How does an Aspie think? These are some thoughts Tristen had posted on Facebook.

Vision: How can the future be so hard to predict when all of my worst fears keep coming true?

Wishes: When you wish upon a falling star, your dreams can come true. Unless it’s really a meteorite hurtling to the Earth which will destroy all life. Then you’re pretty much hosed no matter what you wish for. Unless it’s death by meteor.

Tradition: Just because you’ve always done it that way doesn’t mean it’s not incredibly stupid.

The Secret of Success: What is The Secret? Pretend you’ve already achieved it- Then offer to sell The Secret to others.

Pressure: It can turn a lump of coal into a flawless diamond, or an average person into a perfect basket case.

Problems: No matter how great and destructive your problems may seem now, remember, you’ve probably only seen the tip of them.

Pessimism: Every dark cloud has a silver lining, but lightning kills hundreds of people each year who are trying to find it.

Overconfidence: Before you attempt to beat the odds, be sure you could survive the odds beating you.

Madness: Madness does not always howl. Sometimes, it is the quiet voice at the end of the day saying, “Hey, is there room in your head for one more?”

Indifference: It takes 43 muscles to frown and 17 to smile, but it doesn’t take any to just sit there with a dumb look on your face.

Government: If you think the problems we create are bad, just wait until you see our solutions.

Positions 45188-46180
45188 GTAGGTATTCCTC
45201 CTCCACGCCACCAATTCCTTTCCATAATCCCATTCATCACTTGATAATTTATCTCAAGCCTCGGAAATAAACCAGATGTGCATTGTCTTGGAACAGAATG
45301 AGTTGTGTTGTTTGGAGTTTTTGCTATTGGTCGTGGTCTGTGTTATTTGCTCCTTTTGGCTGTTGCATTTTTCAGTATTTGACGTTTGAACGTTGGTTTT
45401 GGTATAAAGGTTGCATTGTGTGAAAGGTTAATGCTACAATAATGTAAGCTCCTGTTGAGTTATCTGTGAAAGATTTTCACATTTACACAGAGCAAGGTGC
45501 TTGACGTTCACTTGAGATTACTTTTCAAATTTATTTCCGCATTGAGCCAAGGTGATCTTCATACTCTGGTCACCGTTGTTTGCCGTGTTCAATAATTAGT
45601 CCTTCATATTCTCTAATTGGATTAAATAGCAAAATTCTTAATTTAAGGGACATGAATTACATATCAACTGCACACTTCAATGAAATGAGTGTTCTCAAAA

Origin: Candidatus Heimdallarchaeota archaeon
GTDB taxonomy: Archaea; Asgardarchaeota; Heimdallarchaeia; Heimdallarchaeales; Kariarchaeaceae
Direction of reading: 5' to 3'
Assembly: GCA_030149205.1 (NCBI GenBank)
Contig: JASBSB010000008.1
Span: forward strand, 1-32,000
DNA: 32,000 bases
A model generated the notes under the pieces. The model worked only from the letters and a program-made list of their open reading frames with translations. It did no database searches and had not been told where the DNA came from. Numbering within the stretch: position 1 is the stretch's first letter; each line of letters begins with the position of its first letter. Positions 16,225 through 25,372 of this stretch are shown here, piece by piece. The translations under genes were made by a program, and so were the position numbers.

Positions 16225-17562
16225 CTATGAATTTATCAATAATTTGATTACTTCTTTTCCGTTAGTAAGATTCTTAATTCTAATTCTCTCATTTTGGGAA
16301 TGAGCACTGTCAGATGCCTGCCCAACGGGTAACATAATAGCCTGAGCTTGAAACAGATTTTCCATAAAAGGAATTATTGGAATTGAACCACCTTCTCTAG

My Aspie is smart, funny, generous, and loving. Today is International Asperger’s Day. It is a day to let the world know you love an Aspie. I love you Tristen.

Dispatch from the Island of Misfits

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I now have a diagnostic mental health label. Hooray for me.

I don’t doubt the label is correct. It almost certainly is. It’s just that I’m a little angry that something I knew about myself, about my own strengths and weaknesses, had to have a label applied to it just to be honored. It was necessary, and I can even understand intellectually why it was necessary. But the fact is that I felt compelled to seek a formal diagnosis when I don’t really feel disabled.

Mostly, I’m frustrated that it should matter so much in my situation.

We’re a society obsessed with labels. We group people by every category and attribute imaginable, then set up systems so accessing services and protections depends on these labels. Want to be protected from discrimination? You had better be labeled in one of the ‘protected classes’ of the applicable statute. Want special educational services? Better be labeled with a qualifying disability.

Diagnostic labels can be incredibly helpful. They can foster understanding, direct treatment or guide rehabilitation. But none of those things is really the case with me. In my case, the diagnosis is strictly to allow me access to the protections of the Americans with Disabilities Act of 1990 as amended.